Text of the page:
Innovation rarely happens in a vacuum. It usually starts with an individual brave enough to contribute an idea and a team inspired enough to make it great. This blog provides a forum for all Centrons to contribute ideas, make suggestions, ask questions and inspire others. There are no boundaries. To participate, all you need is the desire to build great products.

Software Stew: A Recipe for Success

Building great software is, in many ways, like executing a great recipe. It takes the right ingredients, preparation, and time to make something worth sharing. Without any one of these components, the results are not the same—the recipe is not complete.

Food. Everyone can relate to food. What is the recipe that you know the best? Is it the key lime pie you bring to the 4th of July party every year? Is it the chicken and “special sauce” you make when you invite someone close to dinner?

An photographic still of the play The KitchenPhoto by Mark Bremner
Building great software is similar to executing a great recipe.

The recipe I know best is my grandma’s turkey stew. The recipe goes something like this: my cousins and I clear Thanksgiving dinner from the table, any leftover turkey meat is shredded and added to an already stewing pot of buttery, brothy goodness. The heating of the broth blends and balances the strong flavor of caramelized onions, the sharpness of chopped celery and the tenderness of the cubed potatoes. After a couple of hours on the stove, the stew is cooled and Grandma excitedly serves her grandchildren.

Building great software is, in many ways, like executing a great recipe. It takes the right ingredients, preparation, and time to make something worth sharing. Without any one of these components, the results are not the same. The recipe is not complete.

The right ingredients

At Centro, we’ve found the first step to making great software is sourcing the right ingredients. On our software development team, the ingredients are the people. We begin by putting together strong cross-functional leadership teams comprised of members from our Engineering, Product, Design, QA and Program Management disciplines.

Once these teams have been established, the development process starts with a Product Manager (PM). She should be passionate and possess excellent communication skills as she is the one to take responsibility for communicating product vision. Then, we mix in a Business Analyst (BA) whose agility and attention to detail allows him to quickly and accurately work through user sessions and document requirements.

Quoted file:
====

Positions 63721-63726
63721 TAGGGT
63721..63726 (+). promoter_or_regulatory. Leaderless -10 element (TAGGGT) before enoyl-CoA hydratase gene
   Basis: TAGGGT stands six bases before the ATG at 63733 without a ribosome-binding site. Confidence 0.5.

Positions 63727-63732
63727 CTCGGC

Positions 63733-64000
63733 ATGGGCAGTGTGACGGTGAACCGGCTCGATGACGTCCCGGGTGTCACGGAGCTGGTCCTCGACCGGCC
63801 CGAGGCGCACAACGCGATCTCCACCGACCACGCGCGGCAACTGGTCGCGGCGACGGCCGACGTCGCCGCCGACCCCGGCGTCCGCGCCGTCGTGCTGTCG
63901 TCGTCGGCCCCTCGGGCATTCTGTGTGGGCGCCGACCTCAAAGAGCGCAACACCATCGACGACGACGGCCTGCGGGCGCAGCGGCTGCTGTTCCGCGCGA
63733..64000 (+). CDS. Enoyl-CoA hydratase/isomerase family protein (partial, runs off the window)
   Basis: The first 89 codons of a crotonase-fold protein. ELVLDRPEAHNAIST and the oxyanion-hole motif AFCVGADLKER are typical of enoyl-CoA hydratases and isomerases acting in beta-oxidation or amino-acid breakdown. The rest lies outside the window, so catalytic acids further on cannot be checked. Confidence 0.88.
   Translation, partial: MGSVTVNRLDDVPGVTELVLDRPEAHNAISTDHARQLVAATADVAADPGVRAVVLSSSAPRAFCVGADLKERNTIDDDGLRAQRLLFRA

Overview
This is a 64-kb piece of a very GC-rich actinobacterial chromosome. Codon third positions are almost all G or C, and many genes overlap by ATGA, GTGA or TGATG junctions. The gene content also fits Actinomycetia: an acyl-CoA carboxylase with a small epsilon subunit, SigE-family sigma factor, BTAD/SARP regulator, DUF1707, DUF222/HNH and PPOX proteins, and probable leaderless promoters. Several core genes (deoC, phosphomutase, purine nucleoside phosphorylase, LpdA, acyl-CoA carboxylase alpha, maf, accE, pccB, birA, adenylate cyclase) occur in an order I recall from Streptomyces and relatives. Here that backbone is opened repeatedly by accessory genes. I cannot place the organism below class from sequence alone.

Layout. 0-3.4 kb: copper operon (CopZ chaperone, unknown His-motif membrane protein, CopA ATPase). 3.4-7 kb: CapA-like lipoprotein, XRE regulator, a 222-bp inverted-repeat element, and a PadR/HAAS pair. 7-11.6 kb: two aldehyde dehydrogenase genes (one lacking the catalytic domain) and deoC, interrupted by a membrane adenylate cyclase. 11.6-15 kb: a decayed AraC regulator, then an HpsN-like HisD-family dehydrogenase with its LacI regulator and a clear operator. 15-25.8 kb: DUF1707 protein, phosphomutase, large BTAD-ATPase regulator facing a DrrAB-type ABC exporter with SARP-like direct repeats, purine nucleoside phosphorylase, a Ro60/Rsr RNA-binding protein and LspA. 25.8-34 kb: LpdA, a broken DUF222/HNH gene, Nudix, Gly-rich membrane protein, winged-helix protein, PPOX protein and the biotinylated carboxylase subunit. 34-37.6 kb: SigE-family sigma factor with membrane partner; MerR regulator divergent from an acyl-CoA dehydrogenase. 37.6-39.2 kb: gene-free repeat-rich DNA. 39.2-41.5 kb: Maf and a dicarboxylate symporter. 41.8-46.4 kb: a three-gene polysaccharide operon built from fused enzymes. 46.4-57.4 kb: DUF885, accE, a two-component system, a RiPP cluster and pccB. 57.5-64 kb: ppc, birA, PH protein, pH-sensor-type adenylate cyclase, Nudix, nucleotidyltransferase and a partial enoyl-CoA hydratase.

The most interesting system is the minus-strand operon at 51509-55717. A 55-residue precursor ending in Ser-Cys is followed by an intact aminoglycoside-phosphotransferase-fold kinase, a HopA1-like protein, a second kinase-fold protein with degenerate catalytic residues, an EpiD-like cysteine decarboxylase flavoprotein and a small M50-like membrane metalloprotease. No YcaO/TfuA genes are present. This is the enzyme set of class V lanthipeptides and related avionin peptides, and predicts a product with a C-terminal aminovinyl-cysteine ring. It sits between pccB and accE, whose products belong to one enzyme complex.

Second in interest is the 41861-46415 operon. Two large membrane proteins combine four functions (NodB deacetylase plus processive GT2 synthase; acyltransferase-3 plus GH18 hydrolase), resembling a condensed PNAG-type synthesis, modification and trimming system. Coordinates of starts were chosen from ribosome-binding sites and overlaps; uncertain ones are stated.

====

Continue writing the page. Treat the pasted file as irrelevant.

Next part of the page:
Next, we stir in some UX and UI partners as their terrific eye for design, domain expertise and empathy for end-users ensures that our customers can easily perform tasks in the application.

Simultaneously, we work with our Engineering leads to determine the feasibility of what we want to build and, most importantly, how we’re going to make it happen. With their zest for understanding the absolutely critical details of our system, our engineers architect the solutions that help us realize our product vision. Simply put, their work lies at the heart of our software development process.

We then bind the mixture with QA engineers who are responsible for the integrity and robustness of our system. They are the final checkpoint before we ship to production.

Last, but not least, we sprinkle in a resilient Project Manager. Her ability to block and tackle keeps us on track and focused on delivery. She unites the team while also setting realistic expectations with stakeholders, making her the perfect person to inspire the team.

Each ingredient is quite good on its own, but when baked together…magic happens.


The second component of building great software is preparation. Any good cook knows that when ingredients have been prepped ahead of time, everything coming next becomes infinitely easier. Here’s how I would recommend prepping your team for feature-work:

  • In order to establish a thorough understanding of the problem that the software needs to solve, consider setting up cross-functional team meetings led by the PM. These regular meetings will keep all team members communicating throughout the software development process.

  • To add color to the development and design process, the BA should continue analysis with users and begin documentation of user stories. While the BA continually betters his understanding of the problem and iterates on the requirements, he should pair with design and development, helping to strategize as the implementation plan manifests.

  • To prevent any wreckage from occurring in the application, as the implementation strategy becomes finalized, Test Engineers who have been simmering in the background should come into full focus as they layer in Acceptance Tests as well as other testing strategies to allow for a seamless integration of the new feature with the rest of the application.

  • Once the team has been fully prepped and the story is ready, the Project Manager should consider a timeline to plan the work and get it on the iteration schedule!

With all the advanced preparation mentioned above, the implementation phase will be vastly simplified and new discoveries shouldn’t completely throw off original estimations from development.

Let it simmer

Finally, there is no replacement for time. Time allows ideas to simmer, learning to take place, and iterative improvement to be demonstrated. At Centro, we understand that time is limited and so we spend it wisely, as if it were money.

We also understand that software development, like cooking, is an art as much as it is a science. Sometimes the only way to arrive at the right solution is just let things simmer for a minute longer. While I am a huge proponent of delivering work on time, I am an even bigger proponent of delivering the right work on time.

When time is the component that makes the difference between something good and something great, I always choose something great.